“I want to find ways to honor God through the artistic and entrepreneurial gifts He has given me. As a Christian entrepreneur, it’s important to approach Melane & Co. with a love for the Lord and others. I chose Calvary University because of its sincere recognition of the true knowledge God provides.” 

Although Melane & Co. was created only a couple of years ago, it has met with great success. In addition to launching an official online shop, Marissa has been able to make connections with owners of local coffee shops. For months, her art has hung at Prayer Box Cafe in Shawnee Mission, Kansas. This year, Homer’s Coffee House in Overland Park Kansas plans to display her artwork for the month of January, and she plans to donate some of her work to Calvary University’s annual Feast and Fund event. 

Marissa is a firm believer that Christian entrepreneurs can use their biblical perspectives to faithfully serve others, because their work is always connected to their relationship with God.

Future plans for Melane & Co. include finding more opportunities to display her artwork and one day adding products to her shop from which a portion of the proceeds can be given to charitable causes. Marissa is a firm believer that business is so much more than a means to gain a steady income. She sees Melane & Co. as an opportunity to serve others.

“It’s a dream to spread joy through my artwork, just one brushstroke at a time.”  

 

 

Faculty Spotlight: Karen Hange Earns her Doctorate of Education in Teaching and Learning

Faculty Spotlight: Karen Hange Earns her Doctorate of Education in Teaching and Learning

Dr. Karen Hange is a passionate academic instructor determined to improve online and in-class learning experiences for students at Calvary University. 

As Program Director of Elementary Education, she recently earned her Doctorate of Education in Teaching and Learning with an Emphasis in Adult Learning from Grand Canyon University in the summer of 2023.

After marrying Professor Tim Hange in 1988, Karen graduated from Calvary University in 1992 with a Bachelor of Science in Elementary Education. She then taught at Blue Ridge Christian School for one year before she was hired as Summit Christian Academy’s Preschool Director for ten years.

One night, Tim and Karen attended a Family Life conference that put on their hearts a desire to adopt children from Russia. After prayer and thoughtful consideration, they adopted two children which then led to multiple ministry trips to Russian orphanages. After several years, God opened the door for them to serve as full-time missionary-educators in Moscow, Russia’s Hinkson Christian Academy for eight years. A year after their return to the states in 2017, Karen was asked to be Calvary University’s Dean of Women.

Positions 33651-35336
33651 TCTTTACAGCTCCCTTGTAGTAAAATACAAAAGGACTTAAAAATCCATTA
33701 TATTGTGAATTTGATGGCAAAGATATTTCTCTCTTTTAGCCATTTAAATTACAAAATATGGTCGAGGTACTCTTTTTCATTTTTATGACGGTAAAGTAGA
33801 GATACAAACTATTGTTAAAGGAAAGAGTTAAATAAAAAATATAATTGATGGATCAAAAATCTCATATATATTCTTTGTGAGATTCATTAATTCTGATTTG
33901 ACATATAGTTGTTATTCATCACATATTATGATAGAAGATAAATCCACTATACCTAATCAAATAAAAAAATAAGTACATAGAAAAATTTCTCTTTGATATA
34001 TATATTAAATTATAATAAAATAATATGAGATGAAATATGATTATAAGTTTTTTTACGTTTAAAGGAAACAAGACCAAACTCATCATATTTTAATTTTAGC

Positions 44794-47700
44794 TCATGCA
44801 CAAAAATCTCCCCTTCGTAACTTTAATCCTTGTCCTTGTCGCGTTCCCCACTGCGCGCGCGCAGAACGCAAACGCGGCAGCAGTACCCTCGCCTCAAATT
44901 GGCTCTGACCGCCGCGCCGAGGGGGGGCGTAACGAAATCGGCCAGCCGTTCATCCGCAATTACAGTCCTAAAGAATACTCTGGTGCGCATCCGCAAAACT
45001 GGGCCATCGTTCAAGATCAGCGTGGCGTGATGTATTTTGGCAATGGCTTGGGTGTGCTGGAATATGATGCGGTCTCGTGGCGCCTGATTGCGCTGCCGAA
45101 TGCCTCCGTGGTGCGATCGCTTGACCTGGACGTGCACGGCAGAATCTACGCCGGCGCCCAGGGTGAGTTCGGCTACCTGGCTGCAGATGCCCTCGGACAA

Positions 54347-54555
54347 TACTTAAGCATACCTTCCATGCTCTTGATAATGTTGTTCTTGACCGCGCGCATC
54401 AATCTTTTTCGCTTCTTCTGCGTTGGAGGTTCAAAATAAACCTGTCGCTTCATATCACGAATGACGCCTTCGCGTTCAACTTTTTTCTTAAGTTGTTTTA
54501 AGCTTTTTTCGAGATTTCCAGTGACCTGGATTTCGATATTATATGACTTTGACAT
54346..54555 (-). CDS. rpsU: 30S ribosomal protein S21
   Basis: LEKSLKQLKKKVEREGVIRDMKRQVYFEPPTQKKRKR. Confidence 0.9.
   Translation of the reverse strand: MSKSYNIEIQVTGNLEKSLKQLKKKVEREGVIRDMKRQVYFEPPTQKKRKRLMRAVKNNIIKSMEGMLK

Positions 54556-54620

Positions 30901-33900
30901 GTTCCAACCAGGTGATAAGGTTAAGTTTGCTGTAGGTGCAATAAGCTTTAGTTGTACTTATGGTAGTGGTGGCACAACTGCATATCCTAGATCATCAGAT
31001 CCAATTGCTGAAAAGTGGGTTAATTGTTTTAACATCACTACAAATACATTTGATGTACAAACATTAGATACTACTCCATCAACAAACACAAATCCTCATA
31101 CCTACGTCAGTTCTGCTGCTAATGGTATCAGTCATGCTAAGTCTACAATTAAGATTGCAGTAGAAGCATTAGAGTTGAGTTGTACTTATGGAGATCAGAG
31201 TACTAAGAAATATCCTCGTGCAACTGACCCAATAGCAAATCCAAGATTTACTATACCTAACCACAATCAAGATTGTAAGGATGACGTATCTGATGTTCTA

In 2018, Karen transitioned into her life-long dream of being a professor at Calvary as the Program Director of Elementary Education.

Karen started working on her doctoral degree in 2017 because she knew it would be beneficial for her role at Calvary. The topic she chose for her dissertation was blended learning. Through her research, she discovered how to facilitate effective learning experiences for the current generation:

“I focused my research on how professors can build connectedness within learning platforms, especially for students within the online community. Ultimately, I discovered ways to help online students have meaningful learning experiences as their in-class peers.”

Since earning her EDD, Karen stated that her greatest joy in being a professor has been watching her students grow in their teaching journeys:

“I enjoy seeing my students develop skills as teachers and then living out their faith—both through Christian ministries and through their spiritual and academic experiences here at Calvary.”

Today, Karen continues her research in blended learning and shares her expertise with students who share her passion to provide outstanding, biblically-based education for generations to come. 

 

 

Was the Cross of Jesus “cosmic child abuse”?

Was the Cross of Jesus “cosmic child abuse”?

Was the Cross of Jesus “cosmic child abuse”?

The cross is an unusual choice for the symbol of a religion. It shows that the death of Jesus is one of the key beliefs of Christians—evangelicals in particular. But many today are asking whether we got it right—was Jesus our substitute? Was His death an atonement which satisfied the wrath of God? Some say this is akin to “cosmic child abuse.”

Dr. Tim Hange led a conversation with the Calvary Conversations Team—Dr. Mike Dodds, Dr. Joshua Paxton and Prof. Shaun LePage—about what is technically labeled as “crucicentrism.” Is the cross truly central to the Christian faith? Join us as we explore this important question, and we invite you to participate in the conversation using the links below.  

Visit the Calvary Conversations page to join the conversation, get on our email list and learn more.

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Looking for an affordable education? Calvary may be your school.

Looking for an affordable education? Calvary may be your school.

Today, countless students are faced with the challenge of accessing an outstanding university with affordable tuition rates.  

As Gen Z’s concerns escalate over this issue, Calvary has risen to the challenge by presenting itself as an affordable solution for many. 

According to an article published from Midwest Higher Education Compact, college enrollment remains particularly inaccessible for underrepresented students from American Indian, Latino, Native Hawaiian, and Pacific Islander descent. In fact, more family income is required from underrepresented minority students than for white students in both two-year and four-year public Midwest colleges.1